L: Yeah, we’ve both been like, this guy’s crazy… Let’s not do this!
J: Not the people that we’ve put stuff out with!
Okay, so not Pharrell. He’s off the list.
J: Not Pharrell! Just getting into the rhythm of things, we had so many sessions with people and I had no idea who they were. But people were like, you should try write with this writer. You have a coffee for 10 minutes before and they say “tell me about yourself.” So you have this short description of who you are and it’s really awkward. Then you’re supposed to write this hit. When you have that and the vibe isn’t there, the sessions can get a bit scary. And then we look at each other and think, what time is this done?
Do you have a code? Like when we were at uni and a female friend needed help out of a dancefloor situation, they would shout “Kacaw!”
J: I might duck out to the bathroom and text Lucas!
Or you could put a wig on Lucas and ask him to sing. There’s a point actually – do you sing, and would you ever on a Lion Babe record?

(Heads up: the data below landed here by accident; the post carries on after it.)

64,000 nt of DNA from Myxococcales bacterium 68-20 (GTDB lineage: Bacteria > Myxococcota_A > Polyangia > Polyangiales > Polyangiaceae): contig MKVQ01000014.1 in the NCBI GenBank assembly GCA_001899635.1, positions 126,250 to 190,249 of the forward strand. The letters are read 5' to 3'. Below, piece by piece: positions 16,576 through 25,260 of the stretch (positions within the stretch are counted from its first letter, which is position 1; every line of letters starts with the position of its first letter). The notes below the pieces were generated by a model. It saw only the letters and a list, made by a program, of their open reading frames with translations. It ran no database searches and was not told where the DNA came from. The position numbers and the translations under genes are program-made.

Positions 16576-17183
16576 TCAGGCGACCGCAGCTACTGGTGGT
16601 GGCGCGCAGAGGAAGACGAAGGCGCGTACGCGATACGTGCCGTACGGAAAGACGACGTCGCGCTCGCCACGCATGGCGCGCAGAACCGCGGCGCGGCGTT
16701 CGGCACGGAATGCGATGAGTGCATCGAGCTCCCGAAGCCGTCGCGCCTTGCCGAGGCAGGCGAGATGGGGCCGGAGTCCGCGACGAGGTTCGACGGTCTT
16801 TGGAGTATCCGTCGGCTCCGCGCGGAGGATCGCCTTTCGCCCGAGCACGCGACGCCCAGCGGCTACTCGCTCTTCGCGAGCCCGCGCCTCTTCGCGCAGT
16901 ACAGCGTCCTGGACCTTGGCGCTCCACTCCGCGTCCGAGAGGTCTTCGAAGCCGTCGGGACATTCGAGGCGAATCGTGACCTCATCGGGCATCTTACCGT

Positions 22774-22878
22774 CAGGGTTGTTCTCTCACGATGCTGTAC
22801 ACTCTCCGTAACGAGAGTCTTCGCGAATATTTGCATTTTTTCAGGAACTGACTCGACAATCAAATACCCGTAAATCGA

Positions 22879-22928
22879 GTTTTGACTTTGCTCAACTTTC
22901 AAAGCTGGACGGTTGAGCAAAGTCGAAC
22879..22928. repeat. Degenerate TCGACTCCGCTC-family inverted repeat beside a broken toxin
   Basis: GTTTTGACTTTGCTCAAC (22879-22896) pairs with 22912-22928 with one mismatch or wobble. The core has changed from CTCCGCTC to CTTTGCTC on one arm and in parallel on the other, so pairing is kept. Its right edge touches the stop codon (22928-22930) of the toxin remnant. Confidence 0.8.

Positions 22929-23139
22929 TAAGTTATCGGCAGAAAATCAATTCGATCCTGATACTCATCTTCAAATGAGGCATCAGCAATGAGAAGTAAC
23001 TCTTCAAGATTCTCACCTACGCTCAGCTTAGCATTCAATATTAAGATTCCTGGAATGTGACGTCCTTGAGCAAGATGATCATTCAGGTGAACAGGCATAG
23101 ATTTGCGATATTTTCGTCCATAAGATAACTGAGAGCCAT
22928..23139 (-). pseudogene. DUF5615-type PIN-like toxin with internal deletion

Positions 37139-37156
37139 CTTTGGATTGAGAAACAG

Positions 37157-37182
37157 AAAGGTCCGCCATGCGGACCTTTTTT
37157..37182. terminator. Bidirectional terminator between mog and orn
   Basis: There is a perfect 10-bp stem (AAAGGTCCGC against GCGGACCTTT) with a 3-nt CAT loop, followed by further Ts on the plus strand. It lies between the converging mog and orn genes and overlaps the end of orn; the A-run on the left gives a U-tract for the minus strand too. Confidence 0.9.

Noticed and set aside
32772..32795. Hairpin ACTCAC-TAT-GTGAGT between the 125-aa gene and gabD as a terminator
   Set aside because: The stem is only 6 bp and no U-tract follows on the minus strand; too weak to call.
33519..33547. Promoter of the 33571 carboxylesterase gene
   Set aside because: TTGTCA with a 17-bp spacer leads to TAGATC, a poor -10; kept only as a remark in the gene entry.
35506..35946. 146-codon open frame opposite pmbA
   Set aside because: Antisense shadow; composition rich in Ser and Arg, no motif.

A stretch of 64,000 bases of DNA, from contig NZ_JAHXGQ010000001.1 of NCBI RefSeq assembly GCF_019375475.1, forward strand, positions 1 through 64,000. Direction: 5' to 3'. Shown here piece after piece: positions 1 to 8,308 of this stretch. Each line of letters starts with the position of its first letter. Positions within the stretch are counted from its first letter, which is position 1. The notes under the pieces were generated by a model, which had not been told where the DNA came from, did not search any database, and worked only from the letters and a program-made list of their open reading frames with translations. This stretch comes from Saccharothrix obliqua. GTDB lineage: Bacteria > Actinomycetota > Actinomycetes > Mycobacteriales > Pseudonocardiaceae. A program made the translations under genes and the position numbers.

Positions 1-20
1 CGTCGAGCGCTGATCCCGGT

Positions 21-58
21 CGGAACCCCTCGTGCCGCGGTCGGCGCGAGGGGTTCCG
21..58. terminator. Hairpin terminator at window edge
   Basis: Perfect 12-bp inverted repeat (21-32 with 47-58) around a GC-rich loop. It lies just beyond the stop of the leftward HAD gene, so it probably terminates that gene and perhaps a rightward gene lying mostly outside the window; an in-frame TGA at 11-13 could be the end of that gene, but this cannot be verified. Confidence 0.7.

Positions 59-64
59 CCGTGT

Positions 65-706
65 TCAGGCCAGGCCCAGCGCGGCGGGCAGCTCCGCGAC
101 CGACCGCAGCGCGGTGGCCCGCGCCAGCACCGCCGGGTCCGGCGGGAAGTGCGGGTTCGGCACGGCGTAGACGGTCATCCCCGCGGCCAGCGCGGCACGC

L: Ahh, I don’t think so…
J: He used to sing!
L: I used to sing in high school, a punk-rock band! But not hitting those notes like Jill is. I definitely just like my vibe and hone in on the music. And if someone can do the singing way better then they totally should.
We like how you’re looking at Jillian as if you’re a bit scared of her now…
J: (to Lucas) I don’t know, you can totally sing if you want! I guess people are a little scared of me sometimes!
Let’s rewind a little to this awkward 10-minute introduction thing. What’s the LB pitch?
J: Oh, we talk about how I grew up in New York, I was in a small town and I was one of the only black people and wasn’t planning to do any of this… You can’t really sum up your life in ten minutes. And I don’t think saying any of that is going to give you this “a-ha!” moment of what to write either. It’s just part of the game.
It’s interesting that you say you were one of the only black people. What was that like?
J: Well obviously in my house I was covered – everything was good there! It wasn’t something that was so agonising and scary, it was a welcoming community. There were moments of feeling unique and standing out when you just want to blend in, like any young girl. I never had any references for how I looked or my hair. But when I went to New York City I freaked out because it was everywhere.